USA general: Taliban may be behind Kabul attack

Seven attackers killed as Afghan forces stave off major terror bid

Suspected Militants Strike Afghan Interior Ministry, Exchange Gunfire With Police

In January, a Taliban attacker drove an explosives-laden ambulance into the heart of the capital, killing more than 100 people and wounding as many as 235.

At least one police officer was killed and five others injured in an attack on the Afghan Interior Ministry in Kabul on Wednesday, according to police.

"The fighting is over, the attackers have all been killed by security forces between the first and second security perimeter", said Kabul police chief Daud Amin.

"We broke their dream so that they will never try to attack military installations particularly the minister of interior", Danish said.

Afghan officials have said recently that their forces were battling militants in at least half of the country's 34 provinces and that at least seven provincial capitals were under threat.

A local affiliate of the Islamic State of Iraq and Syria (ISIS) in Afghanistan claimed the attack in a statement published online.

Meanwhile, The Associated Press reports that a senior police official says at least one of the explosions was a auto bomb.

The attack started with a suicide auto bomber, then two other suicide bombers targeted the police station.

IS claimed responsibility just hours after the noon attack in Kabul.

Lieutenant-Colonel Martin O'Donnell, a spokesman, said that the U.S. army, acting on intelligence, used its most advanced mobile artillery system to fire guided rockets at the command and control site in Musa Qala, Helmand province, where the high-level targets were meeting.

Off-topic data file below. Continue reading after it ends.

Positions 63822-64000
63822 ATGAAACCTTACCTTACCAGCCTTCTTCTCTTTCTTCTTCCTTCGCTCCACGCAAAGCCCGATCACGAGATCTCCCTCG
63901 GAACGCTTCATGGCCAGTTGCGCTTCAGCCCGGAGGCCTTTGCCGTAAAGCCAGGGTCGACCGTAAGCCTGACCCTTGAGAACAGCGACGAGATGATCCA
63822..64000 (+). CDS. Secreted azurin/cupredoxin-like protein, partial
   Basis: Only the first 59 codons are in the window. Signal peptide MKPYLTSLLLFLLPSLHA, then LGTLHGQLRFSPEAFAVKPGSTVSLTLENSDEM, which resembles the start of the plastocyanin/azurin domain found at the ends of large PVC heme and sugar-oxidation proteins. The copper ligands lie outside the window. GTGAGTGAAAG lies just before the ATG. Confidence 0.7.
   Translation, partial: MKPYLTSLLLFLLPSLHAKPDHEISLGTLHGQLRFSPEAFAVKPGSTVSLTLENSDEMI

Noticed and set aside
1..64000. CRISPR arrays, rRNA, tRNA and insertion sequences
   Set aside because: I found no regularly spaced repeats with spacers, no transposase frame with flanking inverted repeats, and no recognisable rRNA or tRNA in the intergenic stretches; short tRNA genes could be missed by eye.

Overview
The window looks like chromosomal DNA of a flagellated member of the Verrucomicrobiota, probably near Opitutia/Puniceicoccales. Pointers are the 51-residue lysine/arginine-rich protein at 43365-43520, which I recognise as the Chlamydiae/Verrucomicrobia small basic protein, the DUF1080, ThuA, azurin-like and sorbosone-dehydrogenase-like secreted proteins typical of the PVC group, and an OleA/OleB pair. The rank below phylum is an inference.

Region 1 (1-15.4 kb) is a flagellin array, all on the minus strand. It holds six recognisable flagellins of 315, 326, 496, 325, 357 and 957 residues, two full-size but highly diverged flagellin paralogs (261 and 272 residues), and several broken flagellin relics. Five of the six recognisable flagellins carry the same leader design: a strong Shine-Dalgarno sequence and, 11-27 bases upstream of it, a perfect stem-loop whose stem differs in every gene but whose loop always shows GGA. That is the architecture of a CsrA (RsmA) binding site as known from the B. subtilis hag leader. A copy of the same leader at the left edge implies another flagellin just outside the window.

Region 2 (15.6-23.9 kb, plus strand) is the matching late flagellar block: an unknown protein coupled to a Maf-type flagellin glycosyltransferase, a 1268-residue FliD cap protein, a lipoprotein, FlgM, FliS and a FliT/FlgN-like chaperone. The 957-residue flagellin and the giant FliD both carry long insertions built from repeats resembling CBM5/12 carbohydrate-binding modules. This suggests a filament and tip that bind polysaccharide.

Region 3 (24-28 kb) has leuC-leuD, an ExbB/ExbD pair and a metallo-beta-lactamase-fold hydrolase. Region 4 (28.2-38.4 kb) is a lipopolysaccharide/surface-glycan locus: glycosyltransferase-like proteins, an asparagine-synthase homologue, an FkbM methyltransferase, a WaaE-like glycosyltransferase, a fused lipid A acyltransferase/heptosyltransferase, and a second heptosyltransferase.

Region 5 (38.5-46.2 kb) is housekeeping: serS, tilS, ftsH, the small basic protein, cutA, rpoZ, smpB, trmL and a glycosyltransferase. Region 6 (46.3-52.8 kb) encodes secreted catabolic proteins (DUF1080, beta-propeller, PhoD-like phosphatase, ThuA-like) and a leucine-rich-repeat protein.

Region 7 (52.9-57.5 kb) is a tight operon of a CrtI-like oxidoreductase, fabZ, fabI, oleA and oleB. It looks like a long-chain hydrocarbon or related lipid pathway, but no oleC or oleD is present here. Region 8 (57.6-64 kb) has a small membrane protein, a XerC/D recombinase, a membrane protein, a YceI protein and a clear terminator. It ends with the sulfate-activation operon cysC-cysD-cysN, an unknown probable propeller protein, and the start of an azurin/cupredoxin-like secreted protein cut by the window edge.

Gen. John Nicholson, speaking to reporters at the Pentagon from his office in Kabul, says USA forces "believe it was a Taliban-Haqqani attack, but we're still developing that information". Nicholson said 50 of these commanders had been tracked to Musa Qala and targeted by USA rocket artillery.

It said this, combined with stepped-up Afghan offensives, "further raises the risk of civilian casualties, insider attacks, USA casualties, and other conflict-related violence".

"Violence and progress can coexist, and that's what we're seeing", he said.

He said the tactics used in the attack "track with" the tactics that the Haqqani faction has used in the past.

"This was a civilian residential area, which had no connection with the Taliban", spokesman Qari Yousaf Ahmadi said in a statement.

US officials have sought to compel the Taliban to enter peace talks by increasing the military pressure on them.

Last week, a USA government watchdog group said the administration's revamped strategy has made little progress against the Taliban insurgency, leaving the country a "dangerous and volatile" place almost 17 years after the US invaded.

"I call this talking and fighting", Nicholson told reporters at the Pentagon.

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